HEPA and HEPA-like filter manufacturers can make some very misleading claims, as they do have a 99.7% filtration rate, but only for particles down to two microns. This is a much larger particle size compared to the true HEPA that can filter all the way down to 0.3 microns. When looking at a filter, you should check to see what the smallest micron filtration is listed; do not go on the percentage alone.
You will be able to find the knock off HEPA filters in things such as vacuums, compact and lower priced air purifiers, and lower grade whole home air filters. You will have to move up to larger and more expensive air purifiers and other items to find the true HEPA filters.
What is a HEPA filter made from?
Another factor to consider between HEPA vs. true HEPA is the materials they’re made from. Most common true HEPA filters are made from plastic fibers (polypropylene), fiberglass, or borosilicate glass fibers, bonded together with an acrylic binder to restrict the particles that can get through. These sheets are folded on themselves to increase the layers and the chances of catching all the particles. This usually results in around 2,500 layers at the time of completion.
HEPA and HEPA-like filters are made with less expensive materials and aren’t constructed as meticulously, making them cheaper and worse at filtering out particles.
How does a HEPA filter work?
As the air moves through the HEPA filter carrying all the unwanted particles from your home, they will get caught several ways. Direct impaction will occur when the particles collide with the fibers head on. Diffusion is when the ultrafine particles moving randomly and rapidly are caught. Sieving when the large particles are unable to pass through the small holes. And interception, when the air pushes the particles around the fibers until the particles are eventually snatched.
This allows only the pure air to get through your filter, leaving you with a far better indoor air quality. A better IAQ will help with things like coughing, wheezing, runny nose, headaches, and more.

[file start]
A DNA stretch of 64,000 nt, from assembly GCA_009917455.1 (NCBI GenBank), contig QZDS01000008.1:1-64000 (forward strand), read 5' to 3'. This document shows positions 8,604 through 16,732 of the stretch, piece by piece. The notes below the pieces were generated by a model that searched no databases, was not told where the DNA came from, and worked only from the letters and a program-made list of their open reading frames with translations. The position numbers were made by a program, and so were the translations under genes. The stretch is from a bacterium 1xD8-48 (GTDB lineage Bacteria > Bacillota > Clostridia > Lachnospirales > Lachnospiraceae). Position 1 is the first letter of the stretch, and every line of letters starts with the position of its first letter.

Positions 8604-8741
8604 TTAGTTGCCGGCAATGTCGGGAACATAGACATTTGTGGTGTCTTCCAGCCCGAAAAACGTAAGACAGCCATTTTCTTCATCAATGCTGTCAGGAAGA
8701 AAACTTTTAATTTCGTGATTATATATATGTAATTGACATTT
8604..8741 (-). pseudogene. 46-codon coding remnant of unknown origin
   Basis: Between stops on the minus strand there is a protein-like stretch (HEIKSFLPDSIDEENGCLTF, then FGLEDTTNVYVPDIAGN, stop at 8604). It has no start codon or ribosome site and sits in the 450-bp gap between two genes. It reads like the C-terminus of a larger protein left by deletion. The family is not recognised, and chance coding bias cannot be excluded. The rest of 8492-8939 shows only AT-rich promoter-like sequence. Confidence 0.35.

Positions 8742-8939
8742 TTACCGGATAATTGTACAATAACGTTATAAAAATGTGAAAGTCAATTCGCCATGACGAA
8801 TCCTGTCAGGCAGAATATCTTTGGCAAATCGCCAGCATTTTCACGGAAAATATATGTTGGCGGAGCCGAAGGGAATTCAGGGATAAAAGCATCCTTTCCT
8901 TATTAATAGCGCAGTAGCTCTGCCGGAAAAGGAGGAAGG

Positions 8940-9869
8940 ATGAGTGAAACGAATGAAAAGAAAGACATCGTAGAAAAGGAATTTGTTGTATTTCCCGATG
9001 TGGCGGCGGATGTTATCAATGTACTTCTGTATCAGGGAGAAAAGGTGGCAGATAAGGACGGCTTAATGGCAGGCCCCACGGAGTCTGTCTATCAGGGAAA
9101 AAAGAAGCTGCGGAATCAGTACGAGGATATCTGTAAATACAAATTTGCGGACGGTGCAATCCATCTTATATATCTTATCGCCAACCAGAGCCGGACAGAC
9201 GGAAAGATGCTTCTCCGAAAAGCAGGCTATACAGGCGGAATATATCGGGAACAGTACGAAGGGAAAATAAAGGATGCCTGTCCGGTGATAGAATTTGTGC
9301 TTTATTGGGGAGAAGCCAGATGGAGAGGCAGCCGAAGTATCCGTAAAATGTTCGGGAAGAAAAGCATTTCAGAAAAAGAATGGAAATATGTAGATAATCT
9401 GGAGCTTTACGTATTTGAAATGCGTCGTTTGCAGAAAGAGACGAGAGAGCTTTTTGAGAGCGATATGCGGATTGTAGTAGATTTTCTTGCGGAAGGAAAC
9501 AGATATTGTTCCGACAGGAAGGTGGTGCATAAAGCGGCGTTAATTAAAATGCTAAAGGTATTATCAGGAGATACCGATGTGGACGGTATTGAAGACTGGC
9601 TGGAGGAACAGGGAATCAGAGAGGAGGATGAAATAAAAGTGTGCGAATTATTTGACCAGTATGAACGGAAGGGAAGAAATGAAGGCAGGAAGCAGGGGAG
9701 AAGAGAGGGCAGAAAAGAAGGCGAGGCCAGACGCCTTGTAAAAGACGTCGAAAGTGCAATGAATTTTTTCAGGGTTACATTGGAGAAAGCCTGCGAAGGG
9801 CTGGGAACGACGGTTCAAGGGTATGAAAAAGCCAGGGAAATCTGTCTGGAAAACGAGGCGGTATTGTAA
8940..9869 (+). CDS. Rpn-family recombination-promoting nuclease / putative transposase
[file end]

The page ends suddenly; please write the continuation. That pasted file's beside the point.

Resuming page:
Where are True HEPA filters used?
True HEPA filters are going to be used in places like medical facilities and computer rooms at all times. Places such as disk manufacturers and pharmaceutical manufacturers will also solely use true HEPA filters. Other places such as public businesses, government buildings, and other public places will use the filters at their discretion.
While using a HEPA filter in a business is not necessary, it may be a good idea to go the extra mile and provide your customers with quality air to breathe in. When deciding True HEPA vs. HEPA, you have to consider what you are filtering.
HEPA vs. TRUE HEPA
As we have found out HEPA is a similarly designed filter to a true HEPA filter that is unable to perform as well. They are found in small cheap purifiers and are not to be relied on. While true HEPA filters are capable of filtering particulates down to 0.3 microns and are found in larger and higher cost purifiers. Depending on what you need the filter for will depend on which one you need. Cleaning up debris will be perfectly acceptable for a HEPA filter unit.
But if you use a filter for something like an operating room, you will need a true HEPA every single time – there’s no competition between HEPA type and true HEPA filters. The professionals at Clover Services are always happy to help you figure out what kind of air filtration you need.